Invisible Monsters: A Novel is perhaps one of my favorite books of all time. It's not that I necessarily think its an objectively "good" novel, but it is a fun, wild ride through sex, drugs, and rock and roll. In fact, since reading Invisible Monsters, I have read every Chuck Palahniuk book to date, hoping for that same thrill of a first experience when reading. Unfortunately, for me, his other works were fine and dandy, but none of them reached the high intensity feeling of reading Invisible Monsters for the first time. That is, until now.
Invisible Monsters Remix is the book form of a movie's directer's cut. This is the way Chuck Palahniuk wanted it to be, totally and absolutely. That means added material, hardcover, a new introduction, etc. The entire experience is a fanboy's dream. Do not pass this up.
The plot of this novel is simple, but made complex via distorted point of view and chronological twisting. A super model gets her jaw blown off in a highway accident and must restructure her entire life. But the genius is in the presentation.
Unlike its predecessor, Invisible Monsters Remix is presented as a choose your own adventure style book. The opening of the old novel (which was chapter one previously) is now found all the way at the end of the book, chapter 41. At the end of each chapter, the reader gets a little note that says "Please Jump to Chapter __".
But note the "please".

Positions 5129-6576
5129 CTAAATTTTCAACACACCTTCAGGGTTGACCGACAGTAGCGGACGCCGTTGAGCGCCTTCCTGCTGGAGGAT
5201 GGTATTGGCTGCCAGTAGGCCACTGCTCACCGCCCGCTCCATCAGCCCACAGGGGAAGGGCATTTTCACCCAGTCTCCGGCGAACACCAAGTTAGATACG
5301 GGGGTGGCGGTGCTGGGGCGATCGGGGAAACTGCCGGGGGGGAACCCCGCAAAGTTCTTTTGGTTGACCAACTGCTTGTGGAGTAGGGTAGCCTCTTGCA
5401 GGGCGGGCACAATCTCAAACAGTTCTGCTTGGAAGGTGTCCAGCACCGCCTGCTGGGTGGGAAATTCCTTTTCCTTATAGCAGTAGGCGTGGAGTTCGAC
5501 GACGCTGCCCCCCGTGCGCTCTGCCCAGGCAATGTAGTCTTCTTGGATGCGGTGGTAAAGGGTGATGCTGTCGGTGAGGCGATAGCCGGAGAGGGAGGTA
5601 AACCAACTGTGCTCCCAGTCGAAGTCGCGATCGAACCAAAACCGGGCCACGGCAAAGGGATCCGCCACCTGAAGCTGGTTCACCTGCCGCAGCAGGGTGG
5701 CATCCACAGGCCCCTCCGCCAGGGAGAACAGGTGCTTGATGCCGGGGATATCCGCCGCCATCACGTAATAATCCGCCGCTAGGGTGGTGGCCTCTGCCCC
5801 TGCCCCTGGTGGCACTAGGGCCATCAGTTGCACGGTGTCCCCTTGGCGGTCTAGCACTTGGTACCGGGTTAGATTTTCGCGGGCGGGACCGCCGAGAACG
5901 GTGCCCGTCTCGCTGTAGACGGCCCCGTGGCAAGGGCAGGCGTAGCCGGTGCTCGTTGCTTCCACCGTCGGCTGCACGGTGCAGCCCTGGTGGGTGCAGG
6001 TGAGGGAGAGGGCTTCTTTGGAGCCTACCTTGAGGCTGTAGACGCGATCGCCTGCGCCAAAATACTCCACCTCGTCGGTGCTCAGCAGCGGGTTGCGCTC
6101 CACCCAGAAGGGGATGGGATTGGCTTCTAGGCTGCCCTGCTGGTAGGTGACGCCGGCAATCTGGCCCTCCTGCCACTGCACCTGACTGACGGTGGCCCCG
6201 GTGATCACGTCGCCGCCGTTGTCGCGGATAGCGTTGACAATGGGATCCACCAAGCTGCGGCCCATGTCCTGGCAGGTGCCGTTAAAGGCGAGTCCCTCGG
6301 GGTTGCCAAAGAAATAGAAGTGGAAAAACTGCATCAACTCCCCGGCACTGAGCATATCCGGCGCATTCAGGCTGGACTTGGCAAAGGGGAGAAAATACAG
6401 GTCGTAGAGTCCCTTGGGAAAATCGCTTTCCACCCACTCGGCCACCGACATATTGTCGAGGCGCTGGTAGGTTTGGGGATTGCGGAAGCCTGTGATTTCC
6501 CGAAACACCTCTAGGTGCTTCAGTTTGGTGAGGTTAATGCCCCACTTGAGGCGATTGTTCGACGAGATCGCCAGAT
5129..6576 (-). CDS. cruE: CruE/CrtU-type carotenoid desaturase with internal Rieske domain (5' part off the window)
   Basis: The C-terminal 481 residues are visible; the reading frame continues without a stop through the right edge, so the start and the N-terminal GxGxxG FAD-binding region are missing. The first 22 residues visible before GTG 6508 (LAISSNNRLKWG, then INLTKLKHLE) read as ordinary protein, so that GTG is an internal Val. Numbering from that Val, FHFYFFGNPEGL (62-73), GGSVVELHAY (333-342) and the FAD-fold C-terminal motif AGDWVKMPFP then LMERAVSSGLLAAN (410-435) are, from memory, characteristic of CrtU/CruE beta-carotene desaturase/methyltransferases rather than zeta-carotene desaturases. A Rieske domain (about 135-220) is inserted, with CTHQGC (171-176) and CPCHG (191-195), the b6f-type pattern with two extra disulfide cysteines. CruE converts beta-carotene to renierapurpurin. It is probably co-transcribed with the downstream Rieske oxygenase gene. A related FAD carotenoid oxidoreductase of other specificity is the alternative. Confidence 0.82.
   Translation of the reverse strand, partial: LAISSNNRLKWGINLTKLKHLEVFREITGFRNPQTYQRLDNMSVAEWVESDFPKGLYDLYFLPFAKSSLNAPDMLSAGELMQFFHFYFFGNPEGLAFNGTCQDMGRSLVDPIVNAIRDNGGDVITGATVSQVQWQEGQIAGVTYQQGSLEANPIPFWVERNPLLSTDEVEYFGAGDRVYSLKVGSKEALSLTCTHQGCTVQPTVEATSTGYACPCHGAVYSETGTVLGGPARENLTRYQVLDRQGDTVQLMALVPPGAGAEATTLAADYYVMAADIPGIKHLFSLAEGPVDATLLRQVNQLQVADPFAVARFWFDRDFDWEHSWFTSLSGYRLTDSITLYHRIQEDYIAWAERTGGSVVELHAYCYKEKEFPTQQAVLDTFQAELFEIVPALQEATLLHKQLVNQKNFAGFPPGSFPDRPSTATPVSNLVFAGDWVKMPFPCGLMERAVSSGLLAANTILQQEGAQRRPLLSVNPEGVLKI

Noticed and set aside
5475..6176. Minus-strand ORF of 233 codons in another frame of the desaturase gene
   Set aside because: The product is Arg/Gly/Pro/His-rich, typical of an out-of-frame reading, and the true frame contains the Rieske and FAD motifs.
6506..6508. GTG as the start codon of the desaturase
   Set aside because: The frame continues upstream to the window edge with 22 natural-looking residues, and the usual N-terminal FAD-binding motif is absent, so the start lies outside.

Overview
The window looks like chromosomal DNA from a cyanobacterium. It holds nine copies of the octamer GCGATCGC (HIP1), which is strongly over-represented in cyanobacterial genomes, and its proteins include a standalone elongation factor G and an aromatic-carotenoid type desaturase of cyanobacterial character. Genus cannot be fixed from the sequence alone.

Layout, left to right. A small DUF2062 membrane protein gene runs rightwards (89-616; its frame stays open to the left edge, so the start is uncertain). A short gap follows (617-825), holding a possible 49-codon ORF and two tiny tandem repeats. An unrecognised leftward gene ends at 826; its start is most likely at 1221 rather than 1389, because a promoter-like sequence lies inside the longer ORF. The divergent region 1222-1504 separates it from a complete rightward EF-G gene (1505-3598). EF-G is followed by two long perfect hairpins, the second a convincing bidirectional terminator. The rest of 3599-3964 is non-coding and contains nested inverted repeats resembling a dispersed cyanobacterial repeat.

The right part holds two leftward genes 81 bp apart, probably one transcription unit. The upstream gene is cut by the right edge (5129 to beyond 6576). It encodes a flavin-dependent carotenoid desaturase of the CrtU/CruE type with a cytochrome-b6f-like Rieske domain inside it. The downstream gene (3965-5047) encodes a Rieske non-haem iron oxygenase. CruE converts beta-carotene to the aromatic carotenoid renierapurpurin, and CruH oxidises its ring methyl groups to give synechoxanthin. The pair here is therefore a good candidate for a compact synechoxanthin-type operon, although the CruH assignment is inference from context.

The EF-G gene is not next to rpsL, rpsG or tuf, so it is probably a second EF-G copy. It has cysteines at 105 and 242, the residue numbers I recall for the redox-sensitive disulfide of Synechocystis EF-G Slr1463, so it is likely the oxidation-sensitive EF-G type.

Like the characters in his works, Chuck is presenting the readers with a choice. And only by breaking the rules does the fun and shine of this book come out. There are hidden "scenes", and a running commentary that shows of some of Palahniuk's excellent essayist skills throughout the novel. The catch is that no chapters ask you to please go there. You must go on that adventure yourself.
It was a pleasant surprise to receive this book much earlier than anticipated, and now that it is in my hands, I cannot wait to dive immediately back in and do some more searching. Invisible Monsters has undergone the entire Brandy Alexander Witness Reincarnation Project, and come out something new. It has a shiny new look (one of my favorite Palahniuk covers to date), a tough, sturdy spine, and maybe even a little bit of nihilist/romantic philosophy to get you through your day.
As I said earlier, do not pass this up. Even if only to read the added material (an excellent introduction and conclusion, some nice tidbits along the way, too, like an entire chapter ABOUT mirrors that must be read by reflection IN a mirror), this book is worth your 20-odd dollars.